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From "Julius Davies" <juliusdav...@gmail.com>
Subject Re: javax.net.ssl.SSLHandshakeException: java.security.cert.CertificateExpiredException:
Date Fri, 09 Feb 2007 14:42:52 GMT
Hi, Betul,

Have you read the HttpClient SSL Guide?
http://jakarta.apache.org/commons/httpclient/sslguide.html

You should try to avoid EasySSLProtocolSocketFactory.  It makes the
security of "https" useless.  Using EasySSLProtocolSocketFactory is
like clicking on all of the following browser popups:

"The certificate for the https site is expired.  Do you still want to
continue?"

"The certificate for the https site is not signed by a trusted
authority.  Do you still want to continue?"

"The hostname specified does not match the hostname in the certificate.
Do you still want to continue?"


If you have any control or influence over the server's certificate you
should try to get a new certificate.

If not, this is probably the least insecure workaround, since the only
"warning popup" it is "clicking" is the expired certificate warning,
as opposed to all three!  (Nonetheless, this is still NOT RECOMMENDED.
 Buying a new certificate is the best way to go.)

#1.  Download not-yet-commons-ssl.jar from here:
http://juliusdavies.ca/commons-ssl/download.html

#2.  Code your use of HttpClient like so:

======================================
import org.apache.commons.ssl.HttpSecureProtocol;

HttpSecureProtocol f = new HttpSecureProtocol();
// We're okay with expired certificates.
f.setCheckExpiry( false );

// To avoid deprecation warnings:
ProtocolSocketFactory psf = f;
Protocol trustHttps = new Protocol("https-expired", psf, 443);
Protocol.registerProtocol("https-expired", trustHttps);

HttpClient client = new HttpClient();
GetMethod httpget = new GetMethod("https-expired://mydomain.com/");
client.executeMethod(httpget);
String s = httpget.getStatusLine().toString();
System.out.println( "HTTPClient: " + s );
======================================
Notice that only URL's of the form "https-expired://" will allow
expired certificates after this code has executed.  Regular "https://"
URL's still get full security.

Another option is to use Sun Java 1.3 with the JSSE extension.  That
combination doesn't bother checking certificate expiry!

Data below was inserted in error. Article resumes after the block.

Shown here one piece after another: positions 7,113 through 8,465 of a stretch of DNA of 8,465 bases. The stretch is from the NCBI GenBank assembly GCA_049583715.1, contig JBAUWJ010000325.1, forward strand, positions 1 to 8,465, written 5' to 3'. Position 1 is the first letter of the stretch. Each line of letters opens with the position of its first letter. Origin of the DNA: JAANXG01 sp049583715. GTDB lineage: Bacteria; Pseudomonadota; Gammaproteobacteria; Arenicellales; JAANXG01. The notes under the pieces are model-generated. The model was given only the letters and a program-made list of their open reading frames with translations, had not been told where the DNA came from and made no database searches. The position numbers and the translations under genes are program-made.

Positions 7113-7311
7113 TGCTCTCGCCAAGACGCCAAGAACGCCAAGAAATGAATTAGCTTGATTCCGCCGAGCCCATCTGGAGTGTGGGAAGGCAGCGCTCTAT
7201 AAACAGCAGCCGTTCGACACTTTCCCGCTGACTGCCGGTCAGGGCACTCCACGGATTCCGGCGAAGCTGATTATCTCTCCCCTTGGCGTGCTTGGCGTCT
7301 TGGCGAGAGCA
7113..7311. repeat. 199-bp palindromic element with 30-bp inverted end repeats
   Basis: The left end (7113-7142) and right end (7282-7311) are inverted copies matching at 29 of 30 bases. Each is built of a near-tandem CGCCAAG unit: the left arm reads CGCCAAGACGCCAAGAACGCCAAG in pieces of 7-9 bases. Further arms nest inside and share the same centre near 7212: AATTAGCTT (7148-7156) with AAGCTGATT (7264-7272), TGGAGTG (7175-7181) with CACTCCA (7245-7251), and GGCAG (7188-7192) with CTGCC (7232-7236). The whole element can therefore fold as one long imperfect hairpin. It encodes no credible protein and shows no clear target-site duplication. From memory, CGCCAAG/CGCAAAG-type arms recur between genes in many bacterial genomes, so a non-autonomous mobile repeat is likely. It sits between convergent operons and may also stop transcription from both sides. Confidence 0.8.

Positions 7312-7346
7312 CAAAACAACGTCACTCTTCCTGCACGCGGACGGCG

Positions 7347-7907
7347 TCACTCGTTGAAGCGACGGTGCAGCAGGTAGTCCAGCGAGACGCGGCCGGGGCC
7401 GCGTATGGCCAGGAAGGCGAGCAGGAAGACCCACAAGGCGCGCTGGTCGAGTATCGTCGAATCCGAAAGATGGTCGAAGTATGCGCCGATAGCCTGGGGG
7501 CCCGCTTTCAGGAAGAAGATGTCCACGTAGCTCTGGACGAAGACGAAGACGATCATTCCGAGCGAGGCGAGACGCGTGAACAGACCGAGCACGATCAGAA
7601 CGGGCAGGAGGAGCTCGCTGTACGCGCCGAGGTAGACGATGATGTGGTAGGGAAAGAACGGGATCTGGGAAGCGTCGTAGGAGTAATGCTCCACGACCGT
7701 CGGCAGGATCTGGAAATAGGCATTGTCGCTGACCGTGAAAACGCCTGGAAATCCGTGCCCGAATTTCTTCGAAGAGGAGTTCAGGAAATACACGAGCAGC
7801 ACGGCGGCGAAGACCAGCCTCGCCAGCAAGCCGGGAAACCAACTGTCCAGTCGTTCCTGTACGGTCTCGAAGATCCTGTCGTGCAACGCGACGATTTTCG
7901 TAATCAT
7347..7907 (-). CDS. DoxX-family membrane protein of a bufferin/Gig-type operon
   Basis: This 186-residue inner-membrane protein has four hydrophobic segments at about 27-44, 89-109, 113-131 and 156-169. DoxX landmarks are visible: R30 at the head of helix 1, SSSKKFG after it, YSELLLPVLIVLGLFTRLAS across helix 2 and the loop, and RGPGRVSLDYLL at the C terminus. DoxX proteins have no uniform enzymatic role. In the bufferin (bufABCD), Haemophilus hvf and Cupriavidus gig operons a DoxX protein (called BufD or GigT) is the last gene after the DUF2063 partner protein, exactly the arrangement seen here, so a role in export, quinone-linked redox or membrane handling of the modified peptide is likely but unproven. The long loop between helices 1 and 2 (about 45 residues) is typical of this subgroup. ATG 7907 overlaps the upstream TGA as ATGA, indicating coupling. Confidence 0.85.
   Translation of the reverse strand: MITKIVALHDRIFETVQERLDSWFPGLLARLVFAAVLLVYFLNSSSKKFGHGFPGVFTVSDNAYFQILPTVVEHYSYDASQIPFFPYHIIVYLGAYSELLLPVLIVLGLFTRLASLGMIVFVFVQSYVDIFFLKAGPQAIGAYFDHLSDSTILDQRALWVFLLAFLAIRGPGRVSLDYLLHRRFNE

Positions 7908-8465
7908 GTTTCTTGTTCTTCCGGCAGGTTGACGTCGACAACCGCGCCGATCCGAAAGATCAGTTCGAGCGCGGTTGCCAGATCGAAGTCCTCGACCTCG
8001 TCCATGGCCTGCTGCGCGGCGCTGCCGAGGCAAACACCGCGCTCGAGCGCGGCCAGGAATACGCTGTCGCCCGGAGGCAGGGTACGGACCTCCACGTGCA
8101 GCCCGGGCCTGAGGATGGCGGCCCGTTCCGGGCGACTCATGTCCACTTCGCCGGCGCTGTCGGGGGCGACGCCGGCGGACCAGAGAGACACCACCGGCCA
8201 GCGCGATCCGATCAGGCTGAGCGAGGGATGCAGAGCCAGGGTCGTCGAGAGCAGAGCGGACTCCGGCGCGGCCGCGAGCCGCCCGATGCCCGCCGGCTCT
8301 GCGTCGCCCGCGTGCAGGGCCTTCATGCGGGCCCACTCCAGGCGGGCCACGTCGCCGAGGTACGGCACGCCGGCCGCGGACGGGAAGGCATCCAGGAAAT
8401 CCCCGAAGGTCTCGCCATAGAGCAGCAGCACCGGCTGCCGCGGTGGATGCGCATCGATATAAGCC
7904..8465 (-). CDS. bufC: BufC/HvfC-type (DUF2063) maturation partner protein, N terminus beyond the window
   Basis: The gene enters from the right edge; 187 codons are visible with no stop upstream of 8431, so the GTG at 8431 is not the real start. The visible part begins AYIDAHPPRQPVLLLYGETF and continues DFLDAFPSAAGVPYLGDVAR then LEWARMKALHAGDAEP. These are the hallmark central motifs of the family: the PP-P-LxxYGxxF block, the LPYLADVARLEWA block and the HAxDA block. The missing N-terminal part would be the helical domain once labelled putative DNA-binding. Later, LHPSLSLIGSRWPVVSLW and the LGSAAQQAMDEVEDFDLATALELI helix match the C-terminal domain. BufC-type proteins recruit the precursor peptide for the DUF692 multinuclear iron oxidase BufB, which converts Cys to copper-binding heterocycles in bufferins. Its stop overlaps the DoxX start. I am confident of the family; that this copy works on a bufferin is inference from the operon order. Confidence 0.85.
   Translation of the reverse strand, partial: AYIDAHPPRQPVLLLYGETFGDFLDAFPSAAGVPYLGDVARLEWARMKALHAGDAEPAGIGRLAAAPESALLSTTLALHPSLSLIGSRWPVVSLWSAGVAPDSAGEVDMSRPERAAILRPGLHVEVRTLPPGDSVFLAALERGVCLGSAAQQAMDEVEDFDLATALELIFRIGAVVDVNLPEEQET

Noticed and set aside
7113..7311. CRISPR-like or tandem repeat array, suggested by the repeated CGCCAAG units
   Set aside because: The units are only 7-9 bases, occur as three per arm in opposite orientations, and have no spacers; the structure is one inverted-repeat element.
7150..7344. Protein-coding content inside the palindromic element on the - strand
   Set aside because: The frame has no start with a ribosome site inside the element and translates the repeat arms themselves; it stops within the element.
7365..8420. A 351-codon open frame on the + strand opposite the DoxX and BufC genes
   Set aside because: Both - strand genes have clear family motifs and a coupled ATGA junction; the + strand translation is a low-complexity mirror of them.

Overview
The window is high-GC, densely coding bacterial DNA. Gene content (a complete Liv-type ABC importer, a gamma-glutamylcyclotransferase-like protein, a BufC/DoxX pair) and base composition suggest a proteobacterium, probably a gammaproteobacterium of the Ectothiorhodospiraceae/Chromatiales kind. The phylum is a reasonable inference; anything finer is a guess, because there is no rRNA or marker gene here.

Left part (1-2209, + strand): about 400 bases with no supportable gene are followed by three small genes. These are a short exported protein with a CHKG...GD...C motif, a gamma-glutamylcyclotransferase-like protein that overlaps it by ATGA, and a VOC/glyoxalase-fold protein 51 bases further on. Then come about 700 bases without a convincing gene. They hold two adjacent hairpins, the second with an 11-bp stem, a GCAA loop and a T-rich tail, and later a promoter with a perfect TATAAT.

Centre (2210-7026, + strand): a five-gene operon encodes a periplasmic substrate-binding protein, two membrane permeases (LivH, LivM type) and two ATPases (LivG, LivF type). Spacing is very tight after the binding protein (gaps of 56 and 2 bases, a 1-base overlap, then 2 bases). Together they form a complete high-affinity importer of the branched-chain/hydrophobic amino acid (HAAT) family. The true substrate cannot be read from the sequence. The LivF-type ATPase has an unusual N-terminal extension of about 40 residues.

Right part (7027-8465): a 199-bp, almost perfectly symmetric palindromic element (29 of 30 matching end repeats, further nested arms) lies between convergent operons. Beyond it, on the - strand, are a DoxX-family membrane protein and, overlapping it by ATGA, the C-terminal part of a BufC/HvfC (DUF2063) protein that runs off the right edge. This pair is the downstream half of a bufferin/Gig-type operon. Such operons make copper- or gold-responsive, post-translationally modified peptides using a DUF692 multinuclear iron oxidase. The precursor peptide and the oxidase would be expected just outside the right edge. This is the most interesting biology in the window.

yours,

Julius




On 2/9/07, Betül AKIN <betul.akin@ibb.gov.tr> wrote:
> Hi,
>
> I am connecting to an Https site using Httpclient. It was working fine until today when
it started throwing the exception
>
>
>
> javax.net.ssl.SSLHandshakeException: java.security.cert.CertificateExpiredException:
NotAfter: Fri Jan 09 11:03:00 CET 2007
>
>
>
> in line
>
>
>
> statusCode = client.executeMethod(authpost);
>
>
>
> I was using the following lines
>
>
>
>       Protocol myhttps = new Protocol("https", new EasySSLProtocolSocketFactory(), Sabitler.KIK_LOGON_PORT);
>
>       HttpClient client = new HttpClient();
>
>       client.getHostConfiguration().setHost(LOGON_SITE, LOGON_PORT, myhttps);
>
>
>
> to connect. I googled the problem and came across  someone who had the same problem(http://www.codeguru.com/forum/archive/index.php/t-322145.html).
The solution suggested was changing the EasySSLProtocolSocketFactory in the following way:
>
>
>
> SSLContext context = SSLContext.getInstance("SSL");
>
> context.init(
> null,
> new TrustManager[] {(TrustManager)new EasyX509TrustManager(null)},
> new SecureRandom() );
>
> it also said:
>
>
> "also its important to keep javax.net.ssl apart from com.sun.net.ssl."
>
>
>
> I tried it but it doesn't work for me. Can you suggest anything else? Also what does
he mean by "also its important to keep javax.net.ssl apart from com.sun.net.ssl.".
>
>
>
> Thanks in advance;
>
>
>
> Betul
>
>
>
>
>
>
>
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>
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-- 
yours,

Julius Davies
416-652-0183
http://juliusdavies.ca/
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